NACP: How have others reacted to your credential?
They have been very interested and impressed. I have earned a level of respect from colleagues, attorneys and judges for the knowledge I have and for the work they have seen me complete. I’ve been invited by the judges to provide lunchtime training about DV, and others in the Courthouse call on me to help with a variety of problems, usually to provide crisis intervention to someone in need. Approximately two years ago, the Charles County Commission for Women started a Clothes Closet for victims of domestic violence and sexual assault. They gave me the honor of naming this resource for clothing Rosemary’s Closet, due to my years of victim service. I am so proud of this and often collect items from my courthouse colleagues to deliver to the closet located at LifeStyles, Inc.
My colleagues and I think NACP credentialing is a great program and gives us more credibility. Years ago, we tried to seek out credentialing before the NACP program started and had to go to South Carolina at the time as one of the few victim advocate certification programs in the country. I am a proud early graduate of the Stephanie Roper Maryland State Victim Assistance Academy. [The Roper Academy is a NACP Pre-Approved Introductory Advocacy Training program]
NACP: Do you display your NACP credential and use the “CA” after your name professionally?
ROSEMARY: Yes! My credential hangs on my wall and although I have many certificates, I am very proud of this one. Why wouldn’t someone display the certificate and use the CA after their name? This gives us credibility in our field and when the victims I serve and my colleagues see it, they know I have the knowledge and skills to do this work.
NACP: Do you have a story related to your proudest moment as a CA or credentialed advocate?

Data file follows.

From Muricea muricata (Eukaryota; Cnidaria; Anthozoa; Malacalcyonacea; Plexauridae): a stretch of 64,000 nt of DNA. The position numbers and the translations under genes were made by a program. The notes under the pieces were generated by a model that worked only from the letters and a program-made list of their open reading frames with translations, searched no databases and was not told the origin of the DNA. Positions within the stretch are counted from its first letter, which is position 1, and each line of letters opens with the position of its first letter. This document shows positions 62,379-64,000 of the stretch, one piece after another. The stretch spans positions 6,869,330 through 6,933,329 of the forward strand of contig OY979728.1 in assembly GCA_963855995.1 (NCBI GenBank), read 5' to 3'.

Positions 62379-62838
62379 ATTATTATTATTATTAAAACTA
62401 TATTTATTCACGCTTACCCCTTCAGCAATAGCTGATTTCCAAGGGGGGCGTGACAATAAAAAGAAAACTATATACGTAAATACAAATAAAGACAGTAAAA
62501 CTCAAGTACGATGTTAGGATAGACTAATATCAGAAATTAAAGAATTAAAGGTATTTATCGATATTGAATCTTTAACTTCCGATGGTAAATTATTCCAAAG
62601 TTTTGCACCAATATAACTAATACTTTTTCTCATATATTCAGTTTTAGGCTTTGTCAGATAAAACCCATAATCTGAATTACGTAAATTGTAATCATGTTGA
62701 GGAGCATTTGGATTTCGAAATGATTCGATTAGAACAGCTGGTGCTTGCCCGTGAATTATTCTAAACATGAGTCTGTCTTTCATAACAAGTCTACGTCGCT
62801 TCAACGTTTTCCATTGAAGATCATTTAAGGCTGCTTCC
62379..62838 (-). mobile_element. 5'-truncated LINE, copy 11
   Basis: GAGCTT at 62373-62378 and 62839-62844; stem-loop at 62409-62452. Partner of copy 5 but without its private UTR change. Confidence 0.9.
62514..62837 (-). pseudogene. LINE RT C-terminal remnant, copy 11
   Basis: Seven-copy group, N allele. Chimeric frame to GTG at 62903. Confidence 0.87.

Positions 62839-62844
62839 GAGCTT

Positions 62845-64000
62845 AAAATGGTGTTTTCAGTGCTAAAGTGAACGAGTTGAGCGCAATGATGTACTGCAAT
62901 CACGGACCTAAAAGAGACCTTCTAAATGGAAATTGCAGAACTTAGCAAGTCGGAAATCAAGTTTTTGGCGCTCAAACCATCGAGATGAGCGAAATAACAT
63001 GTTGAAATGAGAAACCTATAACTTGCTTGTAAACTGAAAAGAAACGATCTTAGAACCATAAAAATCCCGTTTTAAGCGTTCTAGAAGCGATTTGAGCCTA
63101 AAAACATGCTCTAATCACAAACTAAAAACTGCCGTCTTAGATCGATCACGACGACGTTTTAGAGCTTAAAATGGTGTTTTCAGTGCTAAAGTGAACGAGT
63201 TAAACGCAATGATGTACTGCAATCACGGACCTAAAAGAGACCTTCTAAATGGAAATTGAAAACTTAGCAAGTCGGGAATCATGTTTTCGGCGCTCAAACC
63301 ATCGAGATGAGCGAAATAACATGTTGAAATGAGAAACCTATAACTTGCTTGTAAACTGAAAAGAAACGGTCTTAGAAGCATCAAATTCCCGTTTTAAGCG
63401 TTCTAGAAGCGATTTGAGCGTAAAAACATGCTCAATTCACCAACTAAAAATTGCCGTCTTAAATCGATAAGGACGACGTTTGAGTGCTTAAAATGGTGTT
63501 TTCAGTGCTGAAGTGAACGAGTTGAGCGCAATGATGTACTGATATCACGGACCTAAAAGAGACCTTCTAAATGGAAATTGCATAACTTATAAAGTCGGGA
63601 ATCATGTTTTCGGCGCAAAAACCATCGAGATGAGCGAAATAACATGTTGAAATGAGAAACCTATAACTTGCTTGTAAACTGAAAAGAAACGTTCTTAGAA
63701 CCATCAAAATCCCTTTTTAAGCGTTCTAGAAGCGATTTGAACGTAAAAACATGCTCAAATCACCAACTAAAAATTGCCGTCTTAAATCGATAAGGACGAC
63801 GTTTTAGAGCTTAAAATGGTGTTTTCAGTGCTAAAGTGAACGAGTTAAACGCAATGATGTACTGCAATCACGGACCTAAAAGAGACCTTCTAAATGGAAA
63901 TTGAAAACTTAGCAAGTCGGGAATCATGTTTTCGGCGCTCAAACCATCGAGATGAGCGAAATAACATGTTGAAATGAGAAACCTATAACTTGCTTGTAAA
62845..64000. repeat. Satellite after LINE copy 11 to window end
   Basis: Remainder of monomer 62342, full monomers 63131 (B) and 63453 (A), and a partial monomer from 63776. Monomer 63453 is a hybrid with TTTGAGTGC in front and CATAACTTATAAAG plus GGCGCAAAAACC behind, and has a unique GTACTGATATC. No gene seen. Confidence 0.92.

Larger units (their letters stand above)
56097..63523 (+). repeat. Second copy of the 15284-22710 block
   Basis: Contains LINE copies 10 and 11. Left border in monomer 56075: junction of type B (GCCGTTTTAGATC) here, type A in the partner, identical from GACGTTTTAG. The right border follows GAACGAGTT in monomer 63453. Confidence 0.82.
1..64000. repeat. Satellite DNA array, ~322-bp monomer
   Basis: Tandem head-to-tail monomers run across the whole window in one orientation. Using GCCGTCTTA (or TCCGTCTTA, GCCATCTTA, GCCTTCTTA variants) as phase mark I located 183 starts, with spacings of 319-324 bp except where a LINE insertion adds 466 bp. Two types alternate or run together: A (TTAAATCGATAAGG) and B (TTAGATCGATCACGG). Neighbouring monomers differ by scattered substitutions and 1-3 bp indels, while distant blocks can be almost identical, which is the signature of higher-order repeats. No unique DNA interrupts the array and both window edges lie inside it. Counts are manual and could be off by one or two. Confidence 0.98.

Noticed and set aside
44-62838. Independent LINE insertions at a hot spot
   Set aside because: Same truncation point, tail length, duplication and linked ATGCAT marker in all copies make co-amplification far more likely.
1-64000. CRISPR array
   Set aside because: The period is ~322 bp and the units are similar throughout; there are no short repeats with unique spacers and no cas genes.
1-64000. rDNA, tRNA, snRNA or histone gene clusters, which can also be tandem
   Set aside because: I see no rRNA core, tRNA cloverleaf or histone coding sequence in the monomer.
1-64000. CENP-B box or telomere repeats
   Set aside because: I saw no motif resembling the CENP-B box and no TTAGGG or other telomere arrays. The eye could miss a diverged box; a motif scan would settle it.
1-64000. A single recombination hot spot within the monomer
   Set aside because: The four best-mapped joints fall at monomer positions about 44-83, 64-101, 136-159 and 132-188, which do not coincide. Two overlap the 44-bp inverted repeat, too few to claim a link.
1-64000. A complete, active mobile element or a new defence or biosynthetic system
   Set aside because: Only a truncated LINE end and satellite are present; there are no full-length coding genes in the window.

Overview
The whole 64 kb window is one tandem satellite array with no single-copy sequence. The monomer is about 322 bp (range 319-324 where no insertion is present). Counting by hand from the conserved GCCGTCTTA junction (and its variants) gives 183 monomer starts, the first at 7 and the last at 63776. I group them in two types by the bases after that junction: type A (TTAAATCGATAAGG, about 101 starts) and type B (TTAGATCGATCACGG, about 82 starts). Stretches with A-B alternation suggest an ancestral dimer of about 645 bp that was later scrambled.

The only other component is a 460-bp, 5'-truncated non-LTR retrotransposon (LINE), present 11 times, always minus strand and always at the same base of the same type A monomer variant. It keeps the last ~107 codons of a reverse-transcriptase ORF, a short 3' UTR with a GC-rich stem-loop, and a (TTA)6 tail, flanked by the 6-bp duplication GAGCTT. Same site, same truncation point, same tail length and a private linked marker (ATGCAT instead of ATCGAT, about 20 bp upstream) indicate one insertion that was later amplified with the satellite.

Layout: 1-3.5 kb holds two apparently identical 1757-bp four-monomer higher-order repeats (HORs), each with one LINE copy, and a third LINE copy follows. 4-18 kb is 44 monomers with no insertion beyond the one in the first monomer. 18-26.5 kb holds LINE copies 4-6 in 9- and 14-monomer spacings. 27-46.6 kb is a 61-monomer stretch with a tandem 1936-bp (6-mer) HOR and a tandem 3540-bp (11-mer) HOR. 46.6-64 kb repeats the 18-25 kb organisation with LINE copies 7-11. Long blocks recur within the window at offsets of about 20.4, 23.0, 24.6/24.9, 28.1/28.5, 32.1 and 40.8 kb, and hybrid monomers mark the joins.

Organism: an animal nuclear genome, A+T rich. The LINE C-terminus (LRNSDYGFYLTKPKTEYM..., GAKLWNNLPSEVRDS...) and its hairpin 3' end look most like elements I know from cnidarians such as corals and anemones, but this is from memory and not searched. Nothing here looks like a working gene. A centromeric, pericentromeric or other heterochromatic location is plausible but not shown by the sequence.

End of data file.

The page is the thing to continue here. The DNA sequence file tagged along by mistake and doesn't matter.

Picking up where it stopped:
There have been several. I recall sitting with a domestic violence victim (who was nearly killed) as she had to review the horrendous, bloody photos taken of her after the domestic violence assault in preparation for trial. Going over the details with the attorneys and sitting through stressful court hearings, her seemingly most embarrassing issue was the damage done to her teeth. She would hold her hand over her mouth to hide the lost one in front. After several attempts to find a program or a dentist that might even consider helping her with a reduced charge or a payment plan, my own dentist stepped up and did ALL her dental work at NO charge. The other proud moment I’d like to share is a statement made by a colleague (Karen Hartz) regarding me in 2014:
“Rosemary Raiman has been a dedicated domestic violence advocate for over 20 years. She is sensitive enough to be moved by those who have suffered at the hands of people who claimed to have loved them: yet, she is strong enough to confront domestic violence head on. She has an endless reservoir of compassion for those who need her advocacy but has been described as protecting victims from harm with the fierceness of a lioness.”
These relationships with colleagues and in the example above, my dentist, are enhanced by my training, my work and my credential – all of which give me the professional credibility as a victim advocate. I am proud to be among the first 200 NACP credentialed advocates in the country and one of only 7 in Maryland when I received my NACP credential in 2006.